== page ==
This is a BIG reason people give for not writing. Most of the time it is legit, which is why I choose to use the word “reason” rather than the word “excuse.” I’ll be the first to admit that yes, it’s very difficult to find the time to write (or can be) when you also hold down a full-time job. Throw family into the mix and you’re left with very little time.
Steve Thompson with Yahoo Voices offers some helpful tips on exactly how to juggle your writing around your full-time job:
1. Put Aside Blocks of Time
While it is possible to write a book on the fly-fifteen minutes on the subway, five minutes between meetings-you’ll accomplish far more if you set aside time every day to work on your book. While you’re at work, realize that your full-time job deserves your complete attention. Wait to work on your book when you’re at home and free from distractions.
2. Get Excited About Writing
Writing a book when you have a full-time job requires a certain level of motivation. Unless you’re excited to sit down and work every evening or in the morning when you wake up, you won’t do it. So on the drive home from work or while you’re eating lunch at your desk, brainstorm ideas in your mind. Think about the next exciting scene or research you want to conduct, and you’ll create the motivation needed to work.
3. Talk to Your Family About It
Believe me, I know how difficult it can be to get your family to leave you alone for a couple of hours to work on your book. Your spouse and children want to spend time with you, so you’ll have to learn how to compartmentalize. Talk with your family about your desire to write a book and let them know how important it is. This will give them reasons to give you time to work after you come home from your full-time job.
4. Don’t Write Every Day
I know that I’ve probably just committed the seventh deadly sin for writers, but honestly, you can’t hope to write every day if you’re also juggling a full-time job. Your mind and body need a chance to recuperate from the stress of both work and writing. Choose one day every week when you don’t write at all-preferably not even an e-mail-to give yourself a chance to relax.
5. Write About What You Know
How many times have you heard that tid-bit of advice? This is especially crucial when you’re writing a book and working a full-time job. Writing about what you know will cut down on the research required to write a book. When you’re spending less time on the Internet or in the stacks at the library, you’ll get far more accomplished.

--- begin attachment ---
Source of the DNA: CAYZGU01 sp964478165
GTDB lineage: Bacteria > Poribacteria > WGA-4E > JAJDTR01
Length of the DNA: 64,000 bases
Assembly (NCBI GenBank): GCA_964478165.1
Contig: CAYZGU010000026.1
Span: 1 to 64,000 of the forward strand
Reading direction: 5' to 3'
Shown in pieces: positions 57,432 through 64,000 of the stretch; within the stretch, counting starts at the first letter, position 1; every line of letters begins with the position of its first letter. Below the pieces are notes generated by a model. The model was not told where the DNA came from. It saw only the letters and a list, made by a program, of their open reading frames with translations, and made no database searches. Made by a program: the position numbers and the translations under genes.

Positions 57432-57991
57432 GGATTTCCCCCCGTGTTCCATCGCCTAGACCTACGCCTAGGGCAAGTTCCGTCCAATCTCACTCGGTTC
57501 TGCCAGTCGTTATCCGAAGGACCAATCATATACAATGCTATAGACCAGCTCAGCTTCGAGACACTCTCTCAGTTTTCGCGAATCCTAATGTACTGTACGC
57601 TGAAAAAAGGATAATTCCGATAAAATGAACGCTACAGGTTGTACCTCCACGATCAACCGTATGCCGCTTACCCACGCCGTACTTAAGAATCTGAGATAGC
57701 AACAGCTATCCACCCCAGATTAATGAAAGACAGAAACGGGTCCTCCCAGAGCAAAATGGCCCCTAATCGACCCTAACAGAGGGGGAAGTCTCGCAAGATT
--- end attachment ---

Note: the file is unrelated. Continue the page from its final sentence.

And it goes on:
6. Give Up the Non-Essentials
This is probably not something you want to hear, but if you want to write a book when you have a full-time job, you’re going to have to give up a few things. If you’re used to spending Saturday morning at the breakfast table with the newspaper, you might want to give up that ritual and use that time to write. The same goes for long shopping excursions, sports night with the guys or spa day with the girls. Prioritize, and you’ll have far more time to write.
7. Set Realistic goals
You don’t have to write your entire first novel in two weeks, and if the idea of writing a full-length book fills you with dread, break it down. Decide that you’re going to write two chapters every two weeks, and the entire project will seem more manageable. When you have a full-time job, writing a book isn’t something you can do in a few hours or even a few weeks.
8. Don’t Take Too Much Time Off
We all know that full-time jobs are time-consuming, but you can’t allow yourself to quit writing for several days. I said earlier that you should take at least one day off each week, but don’t let that one day turn into five or six. It’s much harder to go back to the computer keyboard after a week than it is after just a day or two.
You get the picture (Evin Wilkins – http://www.mrgurupublishing.com – the most awesome independent publisher!)